Sepp Blatter has reiterated his position that FIFA will not publish Michael Garcia's full investigation into the bid process for the 2018 and 2022 World Cups, just days after English Football Association chairman Greg Dyke called for the report to be made public.
FIFA president Sepp Blatter has reiterated his position that Michael Garcia's full investigation into the bid process for the 2018 and 2022 World Cups will not be made public, just days after English Football Association chairman Greg Dyke called for the report to be fully published, according to The Guardian.
Blatter said that he would make the report public as soon as the FA dropped its right to take legal action against FIFA.
The Guardian reported Monday that Dyke had sent a letter to FIFA's executive committee urging members to push for the release of Garcia's full report, which detailed the American attorney's investigation into alleged corruption during the bid process for the 2018 and 2022 World Cups.
In his letter, Dyke -- noting that FIFA has a poor reputation in England -- says the Ethics Committee's failure to publish Garcia's findings in full would cause "a further decline in public confidence of FIFA."
Blatter, who has repeatedly said the full report will not be released, said the full report could not be released because of privacy concerns, according to The Guardian. However, FIFA has revealed the identities of witnesses in the past, and The Guardian notes that Garcia has said the full report could be released with a number of redactions.
A number of soccer executives around the world, including UEFA president Michel Platini and U.S. Soccer Federation president Sunil Gulati, have called for Garcia's findings to be made public.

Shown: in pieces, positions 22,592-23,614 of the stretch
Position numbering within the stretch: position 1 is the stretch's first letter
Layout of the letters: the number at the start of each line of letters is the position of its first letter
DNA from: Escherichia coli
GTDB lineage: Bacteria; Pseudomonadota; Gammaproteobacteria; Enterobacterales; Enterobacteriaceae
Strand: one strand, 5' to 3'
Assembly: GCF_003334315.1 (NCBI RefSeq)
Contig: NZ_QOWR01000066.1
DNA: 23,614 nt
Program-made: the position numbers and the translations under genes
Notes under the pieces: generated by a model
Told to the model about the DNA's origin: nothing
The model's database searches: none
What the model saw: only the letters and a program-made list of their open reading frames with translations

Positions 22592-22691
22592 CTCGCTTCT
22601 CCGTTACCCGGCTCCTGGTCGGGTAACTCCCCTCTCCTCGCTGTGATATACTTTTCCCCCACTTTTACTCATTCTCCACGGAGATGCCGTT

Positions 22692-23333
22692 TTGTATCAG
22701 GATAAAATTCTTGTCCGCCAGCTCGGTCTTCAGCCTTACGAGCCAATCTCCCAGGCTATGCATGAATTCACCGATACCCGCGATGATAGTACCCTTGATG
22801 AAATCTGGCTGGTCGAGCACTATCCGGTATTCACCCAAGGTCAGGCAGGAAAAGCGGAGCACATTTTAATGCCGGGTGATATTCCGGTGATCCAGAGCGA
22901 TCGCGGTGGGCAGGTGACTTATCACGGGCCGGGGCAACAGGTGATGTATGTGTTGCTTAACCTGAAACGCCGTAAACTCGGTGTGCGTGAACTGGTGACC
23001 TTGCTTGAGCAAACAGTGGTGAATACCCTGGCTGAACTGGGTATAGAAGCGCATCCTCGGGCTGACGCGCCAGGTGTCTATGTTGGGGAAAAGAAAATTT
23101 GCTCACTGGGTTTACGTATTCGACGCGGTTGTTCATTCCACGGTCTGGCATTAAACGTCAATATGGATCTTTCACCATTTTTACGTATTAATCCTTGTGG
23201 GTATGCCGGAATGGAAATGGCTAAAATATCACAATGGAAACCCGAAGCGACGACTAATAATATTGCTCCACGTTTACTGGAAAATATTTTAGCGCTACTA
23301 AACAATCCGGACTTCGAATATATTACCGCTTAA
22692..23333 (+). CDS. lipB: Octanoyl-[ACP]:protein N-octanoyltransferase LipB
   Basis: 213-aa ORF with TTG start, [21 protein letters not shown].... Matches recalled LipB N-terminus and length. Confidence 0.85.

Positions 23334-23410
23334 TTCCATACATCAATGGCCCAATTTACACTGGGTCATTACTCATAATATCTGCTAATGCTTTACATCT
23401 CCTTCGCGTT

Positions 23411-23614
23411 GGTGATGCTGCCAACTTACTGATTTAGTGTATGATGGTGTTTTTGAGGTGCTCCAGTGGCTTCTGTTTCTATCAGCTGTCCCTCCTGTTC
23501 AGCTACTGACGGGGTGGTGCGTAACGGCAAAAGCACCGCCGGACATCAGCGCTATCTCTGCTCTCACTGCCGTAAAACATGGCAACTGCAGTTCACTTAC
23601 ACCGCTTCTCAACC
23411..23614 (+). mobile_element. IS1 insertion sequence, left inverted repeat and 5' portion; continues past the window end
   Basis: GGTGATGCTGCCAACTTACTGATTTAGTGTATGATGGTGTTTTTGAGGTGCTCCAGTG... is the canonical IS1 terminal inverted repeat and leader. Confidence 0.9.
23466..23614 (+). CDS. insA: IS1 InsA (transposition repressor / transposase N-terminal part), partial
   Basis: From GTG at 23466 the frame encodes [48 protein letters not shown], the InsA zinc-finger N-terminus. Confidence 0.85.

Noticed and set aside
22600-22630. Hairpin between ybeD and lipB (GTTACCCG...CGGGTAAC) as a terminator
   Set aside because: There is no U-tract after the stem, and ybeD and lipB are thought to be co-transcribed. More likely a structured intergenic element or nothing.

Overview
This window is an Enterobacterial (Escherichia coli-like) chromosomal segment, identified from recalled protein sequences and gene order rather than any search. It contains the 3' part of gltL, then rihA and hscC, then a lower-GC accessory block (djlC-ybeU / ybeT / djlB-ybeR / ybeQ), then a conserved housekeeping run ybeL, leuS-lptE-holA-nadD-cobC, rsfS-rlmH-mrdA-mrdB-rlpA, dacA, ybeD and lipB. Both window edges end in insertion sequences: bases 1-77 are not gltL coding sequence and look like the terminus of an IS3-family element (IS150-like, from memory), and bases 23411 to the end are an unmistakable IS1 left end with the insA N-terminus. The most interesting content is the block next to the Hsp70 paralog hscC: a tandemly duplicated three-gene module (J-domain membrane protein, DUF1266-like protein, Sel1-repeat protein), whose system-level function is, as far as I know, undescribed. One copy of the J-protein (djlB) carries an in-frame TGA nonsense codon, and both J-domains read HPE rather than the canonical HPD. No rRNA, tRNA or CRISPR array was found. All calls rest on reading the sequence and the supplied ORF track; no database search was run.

In its summary of the Garcia report, FIFA cleared Qatar and Russia, saying the investigation into the bid process for the tournaments is closed. The summary also detailed wrongdoing by several other countries, including England.
Immediately after FIFA Ethics Committee Judge Hans-Joachim Eckert released his summary of Garcia's report last week, Garcia released a statement saying the summary did not accurately represent the full report.
“Today’s decision by the Chairman of the Adjudicatory Chamber contains numerous incomplete and erroneous representations of the facts and conclusions detailed in [my] report," Garcia said in the statement. "I intend to appeal this decision to the FIFA Appeal Committee.”
Eckert has since responded, saying the summary is not a whitewash.
Earlier this week, FIFA lodged a criminal complaint over the 2018 and 2022 World Cup bid process in Switzerland, saying that the organization suspected certain individuals acted improperly while transferring assets through the country.
- Stanley Kay